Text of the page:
by James Edgar, Regina Centre (email@example.com)
As I form these words (can we call it “writing,” if it’s done on a computer?), I reflect that only a few short weeks remain in my 2nd term as President. It has been a great two years, and we have accomplished much. Our Society is on a good footing to progress on into the future, with strong leadership on the Board of Directors and at the Society Office. There’s much for me to do, so I won’t be fading into the background—just changing directions, again.
While we consider where we in the RASC are heading, take some time to look back on our past. We are nearing 2018, a year-long celebration of our beginnings—a 150th anniversary of the roots of the RASC in the Toronto Astronomical Club in 1868, which quickly became the Astronomical and Physical Society of Toronto. You would do well to set some time aside for our rich written history, Looking Up by Peter Broughton FRASC. If you can’t get a printed copy, it’s available at www.rasc.ca/sites/default/files/LookingUp-300-text.pdf or as a DJVU file.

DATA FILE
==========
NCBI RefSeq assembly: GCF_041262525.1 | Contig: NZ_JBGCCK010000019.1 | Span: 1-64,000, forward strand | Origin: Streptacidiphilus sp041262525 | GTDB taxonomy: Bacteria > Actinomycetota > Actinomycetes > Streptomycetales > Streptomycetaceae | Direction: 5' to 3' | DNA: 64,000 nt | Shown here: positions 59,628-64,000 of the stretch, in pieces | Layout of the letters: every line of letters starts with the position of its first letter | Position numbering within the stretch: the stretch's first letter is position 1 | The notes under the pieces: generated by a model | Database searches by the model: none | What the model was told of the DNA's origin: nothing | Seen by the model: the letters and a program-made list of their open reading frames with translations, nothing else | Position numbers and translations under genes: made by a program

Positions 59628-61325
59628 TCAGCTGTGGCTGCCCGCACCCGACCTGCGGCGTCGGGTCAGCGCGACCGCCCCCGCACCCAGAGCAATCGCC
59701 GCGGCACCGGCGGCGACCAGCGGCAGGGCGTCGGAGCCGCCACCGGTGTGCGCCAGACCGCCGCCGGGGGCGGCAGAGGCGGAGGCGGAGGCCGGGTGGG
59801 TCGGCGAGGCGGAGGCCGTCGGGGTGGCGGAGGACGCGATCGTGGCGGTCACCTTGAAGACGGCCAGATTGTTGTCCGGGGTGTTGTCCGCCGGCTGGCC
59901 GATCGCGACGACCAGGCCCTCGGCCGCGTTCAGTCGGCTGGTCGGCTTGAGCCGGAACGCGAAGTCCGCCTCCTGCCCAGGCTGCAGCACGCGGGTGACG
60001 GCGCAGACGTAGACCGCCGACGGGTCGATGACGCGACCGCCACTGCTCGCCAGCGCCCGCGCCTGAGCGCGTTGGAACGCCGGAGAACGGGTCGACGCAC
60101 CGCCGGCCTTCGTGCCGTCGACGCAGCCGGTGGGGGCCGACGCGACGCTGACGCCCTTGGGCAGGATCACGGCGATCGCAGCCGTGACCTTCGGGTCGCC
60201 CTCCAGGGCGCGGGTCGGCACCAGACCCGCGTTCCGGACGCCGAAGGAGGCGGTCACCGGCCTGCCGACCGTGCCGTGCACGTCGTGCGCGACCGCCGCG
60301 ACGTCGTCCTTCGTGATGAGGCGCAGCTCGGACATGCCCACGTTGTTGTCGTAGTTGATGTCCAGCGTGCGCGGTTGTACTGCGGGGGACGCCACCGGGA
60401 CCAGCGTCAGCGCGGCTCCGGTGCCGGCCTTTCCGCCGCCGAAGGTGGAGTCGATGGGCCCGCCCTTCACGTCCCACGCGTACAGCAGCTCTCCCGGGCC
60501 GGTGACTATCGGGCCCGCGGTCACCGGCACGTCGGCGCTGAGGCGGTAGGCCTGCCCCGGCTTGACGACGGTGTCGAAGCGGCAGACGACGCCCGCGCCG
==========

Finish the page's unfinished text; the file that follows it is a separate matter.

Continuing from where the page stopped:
Included in Looking Up is a narrative of our several National Offices, from the beginnings in 1893 on McGill Street to our present location at 4920 Dundas Street West. On the Encyclopedia Urania site, I count 10 addresses www.rasc.ca/national-office-rasc, but we have just moved down the hall on April 1 and kept the same address, which makes 11. How cool is that? The new digs give us much more room, opportunities for growth, and some degree of privacy, when needed. Whenever your travels find you in Toronto, drop by for a visit. The staff there always enjoy meeting our members in person.
There is much talk both for and against the notion of human-caused climate change and the implications of it, but I can tell you this for certain, there is more moisture in the atmosphere than ever before. When was the last time you actually got to see the sky? Night or day? I despair of these dreary days, with clouds, clouds, clouds. Not to worry, though, as warmer weather abounds, we look forward to getting the scope out of storage, dusting off the mirror, and doing some real astronomy. Yes!
Let’s cheer on the Clear skies!